The next recorded day of Thanksgiving occurred in 1631 when a ship full of supplies that was feared to be lost at sea actually pulled into Boston Harbor. Governor Bradford again ordered a day of Thanksgiving and prayer.

Was the Pilgrim Thanksgiving the First?

While most Americans think of the Pilgrims as celebrating the first Thanksgiving in America, there are some claims that others in the New World should be recognized as first. For example, in Texas there is a marker that says, "Feast of the First Thanksgiving – 1541." Further, other states and territories had their own traditions about their first thanksgiving. The truth is that many times when a group was delivered from drought or hardship, a day of prayer and thanksgiving might be proclaimed.

Beginning of the Yearly Tradition

During the mid-1600s, Thanksgiving, as we know it today, began to take shape. In Connecticut valley towns, incomplete records show proclamations of Thanksgiving for September 18, 1639, as well as 1644, and after 1649. Instead of just celebrating special harvests or events, these were set aside as an annual holiday.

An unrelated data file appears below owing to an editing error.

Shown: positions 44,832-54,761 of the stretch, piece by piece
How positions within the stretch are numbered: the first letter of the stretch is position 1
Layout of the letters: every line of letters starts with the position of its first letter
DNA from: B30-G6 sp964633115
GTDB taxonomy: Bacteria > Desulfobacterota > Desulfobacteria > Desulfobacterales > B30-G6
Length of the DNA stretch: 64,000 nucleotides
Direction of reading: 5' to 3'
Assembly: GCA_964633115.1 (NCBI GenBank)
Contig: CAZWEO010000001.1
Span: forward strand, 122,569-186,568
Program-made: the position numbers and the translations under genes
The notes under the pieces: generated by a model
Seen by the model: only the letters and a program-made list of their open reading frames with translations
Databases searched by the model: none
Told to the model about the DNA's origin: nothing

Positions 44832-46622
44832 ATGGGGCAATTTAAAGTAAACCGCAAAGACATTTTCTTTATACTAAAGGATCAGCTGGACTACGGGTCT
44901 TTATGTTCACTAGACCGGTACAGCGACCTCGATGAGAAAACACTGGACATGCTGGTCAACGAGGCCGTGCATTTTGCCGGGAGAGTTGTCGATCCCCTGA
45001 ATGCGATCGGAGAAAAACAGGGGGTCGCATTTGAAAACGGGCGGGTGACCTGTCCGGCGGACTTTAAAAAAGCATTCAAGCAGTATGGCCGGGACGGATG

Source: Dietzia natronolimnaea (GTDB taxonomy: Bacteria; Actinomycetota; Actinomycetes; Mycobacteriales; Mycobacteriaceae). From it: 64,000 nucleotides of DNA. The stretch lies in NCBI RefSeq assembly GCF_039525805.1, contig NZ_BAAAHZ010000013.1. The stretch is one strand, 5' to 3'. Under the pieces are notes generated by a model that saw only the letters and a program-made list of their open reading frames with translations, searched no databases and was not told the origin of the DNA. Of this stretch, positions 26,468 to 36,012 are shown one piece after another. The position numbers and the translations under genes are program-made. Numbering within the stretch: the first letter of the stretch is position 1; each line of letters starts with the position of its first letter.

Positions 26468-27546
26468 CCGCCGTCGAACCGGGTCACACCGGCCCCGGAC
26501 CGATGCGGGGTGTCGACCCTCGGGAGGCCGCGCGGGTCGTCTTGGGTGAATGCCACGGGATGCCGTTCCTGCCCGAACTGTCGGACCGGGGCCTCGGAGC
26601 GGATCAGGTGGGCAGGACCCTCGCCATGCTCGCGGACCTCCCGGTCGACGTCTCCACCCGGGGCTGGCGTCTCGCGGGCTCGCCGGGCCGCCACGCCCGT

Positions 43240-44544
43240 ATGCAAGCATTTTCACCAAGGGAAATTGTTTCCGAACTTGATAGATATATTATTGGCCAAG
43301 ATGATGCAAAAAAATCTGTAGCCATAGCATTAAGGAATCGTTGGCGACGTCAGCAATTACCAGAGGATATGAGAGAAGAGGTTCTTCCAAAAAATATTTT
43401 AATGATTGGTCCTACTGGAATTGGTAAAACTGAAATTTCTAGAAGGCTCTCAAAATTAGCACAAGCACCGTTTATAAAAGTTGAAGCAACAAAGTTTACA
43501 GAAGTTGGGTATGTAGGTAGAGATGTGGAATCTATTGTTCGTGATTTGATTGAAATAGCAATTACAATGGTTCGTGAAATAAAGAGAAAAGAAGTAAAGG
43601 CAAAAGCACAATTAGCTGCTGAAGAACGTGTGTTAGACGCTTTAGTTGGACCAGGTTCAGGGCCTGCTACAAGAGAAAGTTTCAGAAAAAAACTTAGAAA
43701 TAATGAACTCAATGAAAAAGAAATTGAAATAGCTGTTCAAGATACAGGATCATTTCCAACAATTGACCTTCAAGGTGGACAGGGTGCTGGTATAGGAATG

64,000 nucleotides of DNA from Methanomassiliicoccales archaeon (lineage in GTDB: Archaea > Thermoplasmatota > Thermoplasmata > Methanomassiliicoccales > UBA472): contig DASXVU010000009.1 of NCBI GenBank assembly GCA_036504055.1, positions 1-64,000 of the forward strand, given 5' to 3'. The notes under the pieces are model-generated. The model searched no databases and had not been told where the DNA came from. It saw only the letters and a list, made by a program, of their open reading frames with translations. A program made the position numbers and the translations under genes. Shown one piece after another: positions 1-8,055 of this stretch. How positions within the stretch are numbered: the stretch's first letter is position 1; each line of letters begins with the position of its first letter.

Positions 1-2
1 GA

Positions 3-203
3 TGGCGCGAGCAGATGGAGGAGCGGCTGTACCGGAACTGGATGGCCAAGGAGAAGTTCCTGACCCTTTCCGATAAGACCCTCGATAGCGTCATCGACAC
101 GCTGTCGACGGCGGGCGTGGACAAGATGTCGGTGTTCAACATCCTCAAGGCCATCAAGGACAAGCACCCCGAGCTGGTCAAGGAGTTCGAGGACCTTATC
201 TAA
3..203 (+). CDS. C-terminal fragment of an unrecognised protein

One of the first recorded celebrations commemorating the 1621 feast in Plymouth Colony occurred in Connecticut in 1665.

Growing Thanksgiving Traditions

Over the next hundred years, each colony had different traditions and dates for celebrations. Some were not annual though Massachusetts and Connecticut both celebrated Thanksgiving annually on November 20 and Vermont and New Hampshire observed it on December 4. On December 18, 1775, the Continental Congress declared December 18 to be a national day of Thanksgiving for the win at Saratoga. Over the next nine years, they declared six more Thanksgivings with one Thursday set aside each fall as a day of prayer.

George Washington issued the first Thanksgiving Proclamation by a President of the United States on November 26, 1789. Interestingly, some of the future presidents such as Thomas Jefferson and Andrew Jackson would not agree to resolutions for a national day of Thanksgiving because they felt it was not within their constitutional power. Over these years, Thanksgiving was still being celebrated in many states, but often on different dates. Most states, however, celebrated it sometime in November.

Sarah Josepha Hale and Thanksgiving